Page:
In 1964, he choreographed George Sidney's Viva Las Vegas starring Elvis Presley and Ann-Margret.[18] Ann-Margret, who was his student at the time, recommended him for the job.[19] That year Winters choreographed Norman Jewison's Send Me No Flowers,[20] Don Weis' Pajama Party,[21] and Steve Binder's T.A.M.I. Show.[22] He also had a role in the film The New Intern.[23] On September 21, the variety show Shindig! premiered where Winters served as a choreographer.[24]

In 1965, he choreographed two musicals starring Elvis Presley: Boris Sagal's Girl Happy and Norman Taurog's Tickle Me.[25][26] He also choreographed two Ann-Margret films: Bus Riley's Back in Town and Kitten with a Whip.[27] Another choreographer credit was Don Weis' Billie.[28] That year, he started to perform on television with his troupe, named the David Winters Dancers.[29] That year, on the tv show Hullabaloo, he choreographed popular dances of the 1960s, including the Watusi, and originated the Freddy.[30][31]

In 1966, he co-produced and choreographed the Lucille Ball television special Lucy in London.[32][33] Also that year he acted in The Crazy-Quilt by John Korty,[34] and The David Winters Dancers also appeared in the television special MJ's.[35] Finally he choreographed two more Ann-Margret films Boris Sagal's Made in Paris,[36] and George Sidney's The Swinger.[37]

In 1967, Winters directed two episodes of the television show The Monkees.[38] He choreographed Elvis Presley in Easy Come, Easy Go.[39] With the David Winters Dancers, he appeared on the television special Go.[40] That year, he was an associate director for the Broadway play Of Love Remembered, directed by Burgess Meredith.[41] Also in 1967, for his choreography on the Nancy Sinatra television special Movin' with Nancy,[42] he received an Emmy nomination in the category Special Classification of Individual Achievements.[43]

1968 to 1986: Subsequent choreography, producing and directing

In 1968, he co-founded the production company Winters/Rosen which specialized in television specials.[44][45] He choreographed and directed The Ann-Margret Show.[46] That year, separately from Winters/Rosen, he choreographed and performed with his troupe on the television special Monte Carlo: C'est La Rose, hosted by Princess Grace Kelly.[47]

In 1969, Winters directed and choreographed Ann-Margret: From Hollywood with Love (for which Winters received an Emmy nomination for dance choreography).[48] Also that year, he produced and choreographed The Spring Thing.[49]

On April 26, 1970 CBS released Raquel Welch's first television special Raquel!, Winters produced, directed and choreographed.[50] On the day of the premiere, the show received a 51% share on the National ARB Ratings and an overnight New York Nielsen Rating of 58% share.[51][52]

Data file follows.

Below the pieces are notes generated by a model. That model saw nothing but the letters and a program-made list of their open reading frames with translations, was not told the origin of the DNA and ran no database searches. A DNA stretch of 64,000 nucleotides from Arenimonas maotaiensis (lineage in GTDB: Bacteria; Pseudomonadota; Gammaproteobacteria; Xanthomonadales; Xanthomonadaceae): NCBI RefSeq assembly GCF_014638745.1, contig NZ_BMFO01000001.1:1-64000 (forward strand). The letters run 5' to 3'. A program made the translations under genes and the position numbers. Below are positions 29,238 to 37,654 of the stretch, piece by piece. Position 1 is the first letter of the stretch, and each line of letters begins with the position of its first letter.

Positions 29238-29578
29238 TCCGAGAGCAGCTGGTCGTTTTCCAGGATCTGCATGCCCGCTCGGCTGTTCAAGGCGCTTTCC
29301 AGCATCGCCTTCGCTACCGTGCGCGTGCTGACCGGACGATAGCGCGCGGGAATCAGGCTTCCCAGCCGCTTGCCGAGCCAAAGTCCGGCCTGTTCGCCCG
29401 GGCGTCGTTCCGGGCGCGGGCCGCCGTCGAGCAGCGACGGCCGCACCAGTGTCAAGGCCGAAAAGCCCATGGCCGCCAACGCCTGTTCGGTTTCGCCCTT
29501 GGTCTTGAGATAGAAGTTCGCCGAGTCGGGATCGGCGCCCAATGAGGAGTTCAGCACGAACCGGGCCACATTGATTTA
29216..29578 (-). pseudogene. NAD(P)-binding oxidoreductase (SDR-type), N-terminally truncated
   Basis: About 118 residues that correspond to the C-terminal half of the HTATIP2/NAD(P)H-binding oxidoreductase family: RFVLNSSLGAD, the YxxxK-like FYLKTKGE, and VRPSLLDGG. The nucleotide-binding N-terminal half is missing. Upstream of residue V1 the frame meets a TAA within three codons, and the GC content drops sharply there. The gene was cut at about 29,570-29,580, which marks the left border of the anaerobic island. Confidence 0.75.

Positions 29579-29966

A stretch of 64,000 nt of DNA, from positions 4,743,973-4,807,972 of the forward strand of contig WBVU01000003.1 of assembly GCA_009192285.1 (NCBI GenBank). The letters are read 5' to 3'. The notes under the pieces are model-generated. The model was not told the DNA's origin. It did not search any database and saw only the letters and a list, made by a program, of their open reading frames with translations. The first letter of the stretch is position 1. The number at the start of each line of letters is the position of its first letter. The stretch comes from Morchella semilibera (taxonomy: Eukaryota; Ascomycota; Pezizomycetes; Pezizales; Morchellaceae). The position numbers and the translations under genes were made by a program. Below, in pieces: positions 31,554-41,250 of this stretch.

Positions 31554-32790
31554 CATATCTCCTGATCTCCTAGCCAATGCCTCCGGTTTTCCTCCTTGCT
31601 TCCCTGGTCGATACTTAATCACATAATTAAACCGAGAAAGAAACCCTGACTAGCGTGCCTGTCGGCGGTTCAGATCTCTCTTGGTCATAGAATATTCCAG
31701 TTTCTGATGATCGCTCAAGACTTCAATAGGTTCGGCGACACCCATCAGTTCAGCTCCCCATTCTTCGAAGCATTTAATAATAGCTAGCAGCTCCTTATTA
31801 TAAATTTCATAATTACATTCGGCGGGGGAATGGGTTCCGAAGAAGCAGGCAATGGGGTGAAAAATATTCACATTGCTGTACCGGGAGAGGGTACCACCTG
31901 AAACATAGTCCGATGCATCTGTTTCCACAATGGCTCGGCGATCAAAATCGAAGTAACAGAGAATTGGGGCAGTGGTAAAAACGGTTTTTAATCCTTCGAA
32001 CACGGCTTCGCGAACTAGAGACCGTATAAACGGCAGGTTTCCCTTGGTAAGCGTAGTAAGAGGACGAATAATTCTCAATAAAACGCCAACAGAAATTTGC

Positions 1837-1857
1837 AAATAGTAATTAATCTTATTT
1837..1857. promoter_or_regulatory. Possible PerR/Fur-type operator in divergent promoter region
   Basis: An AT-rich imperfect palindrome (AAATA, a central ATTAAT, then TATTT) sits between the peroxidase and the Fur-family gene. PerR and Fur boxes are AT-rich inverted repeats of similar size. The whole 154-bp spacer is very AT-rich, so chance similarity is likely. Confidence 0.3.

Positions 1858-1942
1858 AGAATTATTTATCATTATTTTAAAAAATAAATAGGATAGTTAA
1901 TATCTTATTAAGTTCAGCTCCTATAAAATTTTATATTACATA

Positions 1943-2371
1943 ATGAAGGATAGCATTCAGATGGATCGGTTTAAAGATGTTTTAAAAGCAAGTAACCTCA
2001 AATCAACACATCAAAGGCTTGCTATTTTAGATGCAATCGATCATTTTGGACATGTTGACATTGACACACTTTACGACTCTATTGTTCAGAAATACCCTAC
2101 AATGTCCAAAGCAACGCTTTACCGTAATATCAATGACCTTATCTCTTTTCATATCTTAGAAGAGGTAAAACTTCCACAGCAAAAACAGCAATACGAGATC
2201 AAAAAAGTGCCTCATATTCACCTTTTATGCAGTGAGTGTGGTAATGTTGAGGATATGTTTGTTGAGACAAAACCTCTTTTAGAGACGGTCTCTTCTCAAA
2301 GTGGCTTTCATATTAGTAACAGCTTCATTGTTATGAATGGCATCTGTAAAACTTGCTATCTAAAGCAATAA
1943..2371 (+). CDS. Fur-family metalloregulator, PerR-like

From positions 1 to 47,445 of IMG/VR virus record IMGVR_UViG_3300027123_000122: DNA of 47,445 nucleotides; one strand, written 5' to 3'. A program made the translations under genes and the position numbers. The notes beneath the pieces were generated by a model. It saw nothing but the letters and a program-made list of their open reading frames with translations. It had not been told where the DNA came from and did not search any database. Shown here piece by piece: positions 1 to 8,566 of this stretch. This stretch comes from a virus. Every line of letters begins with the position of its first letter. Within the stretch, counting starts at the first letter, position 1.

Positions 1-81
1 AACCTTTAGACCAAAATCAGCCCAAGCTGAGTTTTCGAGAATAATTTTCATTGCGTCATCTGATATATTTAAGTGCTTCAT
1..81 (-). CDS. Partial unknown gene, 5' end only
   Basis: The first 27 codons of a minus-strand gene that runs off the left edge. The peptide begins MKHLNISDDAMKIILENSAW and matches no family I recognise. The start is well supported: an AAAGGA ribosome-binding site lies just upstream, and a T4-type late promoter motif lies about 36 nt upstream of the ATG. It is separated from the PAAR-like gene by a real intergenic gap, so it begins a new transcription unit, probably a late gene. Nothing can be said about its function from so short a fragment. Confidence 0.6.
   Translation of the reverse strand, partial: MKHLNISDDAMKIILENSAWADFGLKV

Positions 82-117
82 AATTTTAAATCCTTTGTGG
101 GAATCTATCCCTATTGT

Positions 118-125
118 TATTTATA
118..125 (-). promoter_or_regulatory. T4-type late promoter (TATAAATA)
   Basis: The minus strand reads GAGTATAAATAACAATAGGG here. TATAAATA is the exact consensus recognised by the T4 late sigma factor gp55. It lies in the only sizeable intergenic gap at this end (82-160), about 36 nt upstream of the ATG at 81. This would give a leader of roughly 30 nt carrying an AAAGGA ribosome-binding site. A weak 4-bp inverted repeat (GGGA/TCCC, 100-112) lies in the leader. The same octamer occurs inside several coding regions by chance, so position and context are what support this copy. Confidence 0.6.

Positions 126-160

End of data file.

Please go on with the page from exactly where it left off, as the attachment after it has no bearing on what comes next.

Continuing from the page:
In 1971, he produced and directed Once Upon a Wheel, a documentary on auto racing.[53] It is hosted and narrated by actor Paul Newman.[54] That same year, he was an executive producer for The 5th Dimension's television special The 5th Dimension Traveling Sunshine Show.[55][56]

In 1972, he produced, directed and choreographed the television special The Special London Bridge Special, starring Tom Jones, and Jennifer O'Neill.[57] That year, he produced Timex All-Star Swing Festival (which won the Peabody Award and a Christopher Award for Winters as its producer), a live concert with performances by jazz musicians Ella Fitzgerald, Duke Ellington, Dave Brubeck, Benny Goodman, Gene Krupa, etc.[58]

In 1973, he directed, choreographed and produced the television movie Dr. Jekyll and Mr. Hyde, starring Kirk Douglas.[59] At the Emmy Awards it was nominated for outstanding achievement in makeup, costume design, and music direction.[60]

In 1975, Winters directed the Alice Cooper concert film Alice Cooper: Welcome to My Nightmare.[61] That same year, he produced the comedy Linda Lovelace for President.

In 1976, he choreographed Frank Pierson's A Star Is Born, starring Barbra Streisand.[62]

The following year he choreographed credits 22 episodes of TV show Donny & Mary.[citation needed] That year he also served as a creative consultant on Don Taylor's The Island of Dr. Moreau.[63]

In 1978, he choreographed Steve Binder's Star Wars Holiday Special.[64]

In 1979 Winters directed the tennis sport comedy Racquet, starring Bert Convy.[65] That same year, he choreographed Mark L. Lester's Roller Boogie.[66] Also in 1979, Diana Ross In Concert premiered on television, Winters conceived and directed the stage production.[67]

In 1980. Winters directed and choreographed the stage show Goosebumps.[68]

In 1981, he choreographed and was creative consultant for the Diana Ross television special Diana.[69]

In 1982, he produced, directed, wrote, and co-starred in the horror comedy The Last Horror Film, starring Joe Spinell and Caroline Munro.[70][71] It played in film festivals.[72] At the Sitges Film Festival it was part of their official selection, and won best cinematography.[73] At the Saturn Awards the film was nominated for Best International film and Mary Spinell was nominated for best supporting actress.[74]